OK, so I can sit in front of a box which does simple arithmetic on binary numbers at super fast speeds and somehow that means I can watch Netflix and look up information about anything while communicating in real time with my friends around the world. Hmmm, I’m not really convinced I’ve got the whole picture. Well no, there is more to it than that, but let’s focus for a moment on those simple operations and consider how they might produce what we see on the screen. Consider a standard computer screen resolution of 1024 X 768, you can think of this as a grid made up of 786,432 individual squares or pixels. We can build an imaginary processor, let’s call it the M1, which, unlike the CPU in a PC, has nothing else to do but control what is displayed on this screen. Now, imagine we have to display a finely detailed black and white image where 1 = white and 0 = black, all the M1 needs to do is set the value of each pixel appropriately and if the M1 can perform a million operations per second (like a 1960s processor), it could produce the image in just over three quarters of a second.

Things get a bit more complicated with colour images. Instead of one binary digit (bit) representing white (1) or black (0) we represent 256 colours using eight bits (one byte). And, getting a bit more sophisticated, we can use another byte to represent 256 shades for each colour and one more byte to represent 256 levels of intensity. We get 256 X 256 X 256 = 16,777,216 different colours. Now, the M1 would start to struggle a little, taking almost two and a half seconds (0.75 X 3) to produce the image. What about video? Netflix transmits at just under 24 frames per second and each frame is just like a still colour image. As we have seen, the M1 needs almost 2.5 seconds to produce a single frame. We can’t watch Netflix on this computer. Time for an upgrade, we’ll try a processor, the M100, that can do 100 million operations per second (like a 1980s processor). Now we can easily keep up with Netflix, the M100 renders a full colour frame in 0.025 seconds and 24 frames in 0.6 seconds. In fact, for each frame only some pixels need to change, let’s say on average only 50% of the pixels change between frames (this is an overestimate). The M100 more than keeps up with Netflix, even if it must use say 10% of its processing power to calculate which pixels to change. So, with 100 million simple operations per second we can watch Netflix using less than half the available processing capacity.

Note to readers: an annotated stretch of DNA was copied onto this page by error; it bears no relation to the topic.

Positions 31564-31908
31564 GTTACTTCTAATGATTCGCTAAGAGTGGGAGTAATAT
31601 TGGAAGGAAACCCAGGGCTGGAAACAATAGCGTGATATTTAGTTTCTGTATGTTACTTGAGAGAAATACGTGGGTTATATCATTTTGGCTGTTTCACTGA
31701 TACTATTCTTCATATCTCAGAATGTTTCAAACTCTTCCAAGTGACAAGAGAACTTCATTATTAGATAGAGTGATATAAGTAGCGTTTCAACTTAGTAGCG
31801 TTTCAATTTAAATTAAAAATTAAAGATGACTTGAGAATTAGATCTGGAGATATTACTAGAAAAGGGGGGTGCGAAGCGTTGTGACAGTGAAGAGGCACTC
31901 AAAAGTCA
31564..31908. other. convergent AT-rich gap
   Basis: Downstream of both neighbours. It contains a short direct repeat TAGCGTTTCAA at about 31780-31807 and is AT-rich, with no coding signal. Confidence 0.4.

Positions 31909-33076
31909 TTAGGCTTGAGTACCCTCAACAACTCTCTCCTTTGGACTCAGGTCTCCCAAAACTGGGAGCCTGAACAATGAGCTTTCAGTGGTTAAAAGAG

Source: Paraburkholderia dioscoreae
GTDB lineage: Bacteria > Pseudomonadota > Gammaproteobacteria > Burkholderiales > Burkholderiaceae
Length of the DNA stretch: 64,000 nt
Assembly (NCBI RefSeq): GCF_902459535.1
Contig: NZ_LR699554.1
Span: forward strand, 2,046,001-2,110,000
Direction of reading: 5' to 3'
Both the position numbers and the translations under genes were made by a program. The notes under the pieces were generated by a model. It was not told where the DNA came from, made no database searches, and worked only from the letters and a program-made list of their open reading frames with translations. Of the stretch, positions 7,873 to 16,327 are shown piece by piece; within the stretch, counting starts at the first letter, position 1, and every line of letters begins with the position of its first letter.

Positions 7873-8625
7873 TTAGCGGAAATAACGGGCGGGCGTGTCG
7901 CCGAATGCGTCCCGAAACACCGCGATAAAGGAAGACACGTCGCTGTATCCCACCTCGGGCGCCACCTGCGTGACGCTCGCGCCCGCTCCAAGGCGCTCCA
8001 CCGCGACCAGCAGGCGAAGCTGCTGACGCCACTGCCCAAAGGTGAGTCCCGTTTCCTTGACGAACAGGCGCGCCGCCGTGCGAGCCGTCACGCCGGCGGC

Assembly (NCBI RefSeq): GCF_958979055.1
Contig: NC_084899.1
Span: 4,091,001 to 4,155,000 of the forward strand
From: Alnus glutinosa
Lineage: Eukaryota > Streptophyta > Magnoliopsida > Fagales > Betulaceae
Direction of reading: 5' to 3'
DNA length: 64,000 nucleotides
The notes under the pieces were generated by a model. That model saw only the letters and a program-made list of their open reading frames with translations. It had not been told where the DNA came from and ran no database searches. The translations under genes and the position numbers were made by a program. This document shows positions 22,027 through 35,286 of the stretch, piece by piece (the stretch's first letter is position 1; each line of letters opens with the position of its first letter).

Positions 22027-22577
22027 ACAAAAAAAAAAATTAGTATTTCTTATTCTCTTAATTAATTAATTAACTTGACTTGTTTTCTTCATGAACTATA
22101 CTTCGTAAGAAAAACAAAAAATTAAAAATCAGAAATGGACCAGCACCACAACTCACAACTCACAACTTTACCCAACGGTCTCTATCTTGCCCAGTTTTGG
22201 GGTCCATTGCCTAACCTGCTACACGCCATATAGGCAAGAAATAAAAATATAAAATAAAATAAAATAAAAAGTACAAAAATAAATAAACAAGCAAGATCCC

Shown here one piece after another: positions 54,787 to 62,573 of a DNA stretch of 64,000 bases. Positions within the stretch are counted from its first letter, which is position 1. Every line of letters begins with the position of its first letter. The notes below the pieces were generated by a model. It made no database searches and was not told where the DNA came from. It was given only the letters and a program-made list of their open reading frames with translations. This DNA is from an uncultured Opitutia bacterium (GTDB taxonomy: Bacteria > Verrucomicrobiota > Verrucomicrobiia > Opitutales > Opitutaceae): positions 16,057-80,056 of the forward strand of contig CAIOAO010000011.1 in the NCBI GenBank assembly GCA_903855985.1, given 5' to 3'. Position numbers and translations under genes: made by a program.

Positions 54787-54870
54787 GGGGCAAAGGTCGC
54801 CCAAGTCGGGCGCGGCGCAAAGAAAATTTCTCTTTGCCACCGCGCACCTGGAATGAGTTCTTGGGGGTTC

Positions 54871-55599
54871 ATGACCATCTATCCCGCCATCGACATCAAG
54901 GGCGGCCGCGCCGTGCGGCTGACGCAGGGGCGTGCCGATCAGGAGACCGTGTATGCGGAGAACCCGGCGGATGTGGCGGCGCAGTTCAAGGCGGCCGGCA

In reality, modern computers hand off the management of screen output to a subsystem known as a graphics processor, but, on examination, a graphics processor turns out to be a computer within a computer so the example above remains a good way of understanding speed issues. The use of sub processors for various specialised tasks is common and one of the variables that makes direct comparison between computers more difficult than implied by the headline processor speed.

Herr Hertz explains

OK, getting back to the CPU. How does it manage to do its simple arithmetic operations? The detail is beyond the scope of this article, but we can get a basic grasp of what is going on by understanding that the CPU is made up of microscopic transistors. We can think of transistors as being on or off, open or closed, providing resistance, or allowing a current to flow. In any case, a transistor is always in one of two states, one of which, for arithmetic purposes, represents one and the other, zero. The CPU clock speed tells us how many times per second the processor can cycle its transistors from one state to the other. To visualise this, imagine a metronome: for each tick we hear, the transistors can cycle between states: we call this the frequency. To talk about frequency, we use a scale named after Heinrich Rudolf Hertz, who proved the existence of electromagnetic waves, in which: